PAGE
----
1. One could re-implement WTF-8 and re-encode file paths on Windows to WTF-8 by accessing their underlying 16-bit integer representation. Unfortunately, this isn't zero cost (it introduces a second WTF-8 decoding step) and it's not clear this is a good thing to do, since WTF-8 should ideally remain an internal implementation detail.
  2. One could instead declare that they will not handle paths on Windows that are not valid UTF-16, and return an error when one is encountered.
  3. Like (2), but instead of returning an error, lossily decode the file path on Windows that isn't valid UTF-16 into UTF-16 by replacing invalid bytes with the Unicode replacement codepoint.

While this library may provide facilities for (1) in the future, currently, this library only provides facilities for (2) and (3). In particular, a suite of conversion functions are provided that permit converting between byte strings, OS strings and file paths. For owned BStrings, they are:

For byte string slices, they are:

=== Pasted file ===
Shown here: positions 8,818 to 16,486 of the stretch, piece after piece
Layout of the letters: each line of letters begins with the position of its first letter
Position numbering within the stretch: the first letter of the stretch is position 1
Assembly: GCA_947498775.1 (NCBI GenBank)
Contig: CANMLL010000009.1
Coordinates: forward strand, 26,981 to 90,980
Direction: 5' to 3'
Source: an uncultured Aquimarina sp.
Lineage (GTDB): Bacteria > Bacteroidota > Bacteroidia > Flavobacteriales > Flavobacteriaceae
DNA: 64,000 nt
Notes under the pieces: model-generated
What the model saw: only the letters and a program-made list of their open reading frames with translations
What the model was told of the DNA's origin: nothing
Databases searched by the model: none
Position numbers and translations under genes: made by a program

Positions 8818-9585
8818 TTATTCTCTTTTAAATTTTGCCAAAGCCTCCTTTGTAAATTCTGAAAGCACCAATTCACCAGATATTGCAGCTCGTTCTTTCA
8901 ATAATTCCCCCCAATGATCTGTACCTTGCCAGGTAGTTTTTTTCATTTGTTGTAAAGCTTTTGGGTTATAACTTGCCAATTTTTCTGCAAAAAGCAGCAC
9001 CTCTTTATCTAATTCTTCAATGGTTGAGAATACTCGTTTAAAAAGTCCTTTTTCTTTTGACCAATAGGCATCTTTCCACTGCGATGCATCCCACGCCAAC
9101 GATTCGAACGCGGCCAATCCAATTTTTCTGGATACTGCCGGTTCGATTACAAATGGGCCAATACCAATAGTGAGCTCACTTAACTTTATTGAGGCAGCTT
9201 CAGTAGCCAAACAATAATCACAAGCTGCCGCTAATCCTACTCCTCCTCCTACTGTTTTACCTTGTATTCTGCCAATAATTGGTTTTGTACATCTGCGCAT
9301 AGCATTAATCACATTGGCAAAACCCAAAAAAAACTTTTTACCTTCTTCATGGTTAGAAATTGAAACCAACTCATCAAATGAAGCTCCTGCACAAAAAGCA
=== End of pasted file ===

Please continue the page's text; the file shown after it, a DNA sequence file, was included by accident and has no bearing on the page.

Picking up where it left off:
On Unix, all of these conversions are rigorously zero cost, which gives one a way to ergonomically deal with raw file paths exactly as they are using normal string-related functions. On Windows, these conversion routines perform a UTF-8 check and either return an error or lossily decode the file path into valid UTF-8, depending on which function you use. This means that you cannot roundtrip all file paths on Windows correctly using these conversion routines. However, this may be an acceptable downside since such file paths are exceptionally rare. Moreover, roundtripping isn't always necessary, for example, if all you're doing is filtering based on file paths.